Patty White started Perfume Posse back in the day when there were about a dozen, not thousands of fragrance bloggers. I recently received a press release announcing that Patty and business partner Lisa Lawler left The Perfumed Court (where they were formerly co-owners) to start a new decant/sampling site-Surrender to Chance. I may be one of the few perfumistas that never bought a sample on Perfume Court, so I had so many questions about the whole business of buying tiny vials and plain bottles. Patty graciously agreed to be interviewed, answered all my questions and more.
What is your mission and vision for SurrendertoChance.com ?
PW: We wanted to create a perfume sampling site that was easy to use, welcoming, and educational – to the degree any visitor wanted to be educated. We want to serve the hard-core perfumista who follows all the hundreds of new releases every year and tries a large number of them, as well as make a great space for someone trying to find something new after wearing the same perfume for the last ten years. We want to guide those wanting to know more about perfume – giving them information to the level they want it. Not pushing them in one specific direction, but showing them the possibilities and letting their own internal discovery process take over once they have a roadmap. We want to provide the roadmap.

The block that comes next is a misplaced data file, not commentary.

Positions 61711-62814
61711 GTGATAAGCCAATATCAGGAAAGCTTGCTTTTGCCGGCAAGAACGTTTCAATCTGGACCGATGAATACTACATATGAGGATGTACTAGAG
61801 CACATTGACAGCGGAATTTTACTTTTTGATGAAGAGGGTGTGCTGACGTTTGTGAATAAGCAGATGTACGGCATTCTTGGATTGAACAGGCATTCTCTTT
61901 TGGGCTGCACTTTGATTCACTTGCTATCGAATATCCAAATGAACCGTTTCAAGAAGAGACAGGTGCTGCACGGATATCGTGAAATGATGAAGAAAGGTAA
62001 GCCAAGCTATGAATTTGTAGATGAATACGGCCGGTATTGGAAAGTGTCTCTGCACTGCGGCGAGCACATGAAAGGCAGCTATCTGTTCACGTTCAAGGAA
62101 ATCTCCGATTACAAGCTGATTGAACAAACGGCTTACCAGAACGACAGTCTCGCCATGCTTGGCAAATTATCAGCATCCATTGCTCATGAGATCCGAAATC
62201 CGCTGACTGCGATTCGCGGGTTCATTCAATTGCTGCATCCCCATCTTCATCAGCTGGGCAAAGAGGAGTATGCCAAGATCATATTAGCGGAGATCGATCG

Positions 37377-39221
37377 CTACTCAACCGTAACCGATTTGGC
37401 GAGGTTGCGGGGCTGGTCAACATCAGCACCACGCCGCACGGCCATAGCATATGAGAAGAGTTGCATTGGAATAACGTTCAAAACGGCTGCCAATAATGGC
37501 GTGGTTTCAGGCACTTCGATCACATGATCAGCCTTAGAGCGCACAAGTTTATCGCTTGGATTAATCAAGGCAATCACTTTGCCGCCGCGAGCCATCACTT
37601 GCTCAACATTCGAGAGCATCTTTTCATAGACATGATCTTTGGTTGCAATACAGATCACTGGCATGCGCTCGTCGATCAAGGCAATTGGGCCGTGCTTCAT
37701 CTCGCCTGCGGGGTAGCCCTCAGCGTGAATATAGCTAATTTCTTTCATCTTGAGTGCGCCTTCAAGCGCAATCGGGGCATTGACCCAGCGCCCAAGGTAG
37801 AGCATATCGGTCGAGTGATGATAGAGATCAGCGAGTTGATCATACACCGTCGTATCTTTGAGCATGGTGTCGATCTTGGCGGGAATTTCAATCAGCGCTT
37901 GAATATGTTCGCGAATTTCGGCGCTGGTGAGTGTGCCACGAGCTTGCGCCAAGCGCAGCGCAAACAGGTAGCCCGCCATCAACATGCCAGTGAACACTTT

How does Surrender to Chance differ from The Perfumed Court?
PW: We are exploring indie/natural perfumers, getting more of their products on the site, introducing people who have only worn mainstream perfumes to the beauty of an independent artist with a vision. There is something essential to “getting” that perfume is art, smelling something that you can either like or don’t like – doesn’t matter which – but you understand completely what the perfumer was trying to achieve. Indies are doing great work, creating some beautiful perfumes that have a sharp, interesting factor to them, and that is a rolling tide that isn’t slowing down. With better access now to the best materials, it has popped out of the “crafting” classification into serious perfumery.
Has the “decant’ consumer changed over the past five years? In what ways?
PW: Yes and no. Buying a perfume decant is something more people know about, but it’s still a very small percent of the population. There are a lot more people who have become disenchanted with the traditional ways of buying perfume – going to the counter, being talked into something you’re not really sure you like, but you feel like you have to bag your kill (women who love to shop know what I’m talking about) after spending 30 minutes in hunting your prey. You take it home, hate it or are indifferent to it, which is worse, and just want to avoid the whole mess for another decade.
Do you work with any of the perfume companies in obtaining bottles to decant?
PW: We normally don’t. Not that we wouldn’t. Perfumers that are closer to the consumer 'get' that what we do makes their scents more accessible and results in more sales when the perfume is good or great. I think of it as the great democratization of perfume – nothing is beyond reach of anyone, even in a small amount.
Are decants replacing full bottle purchases?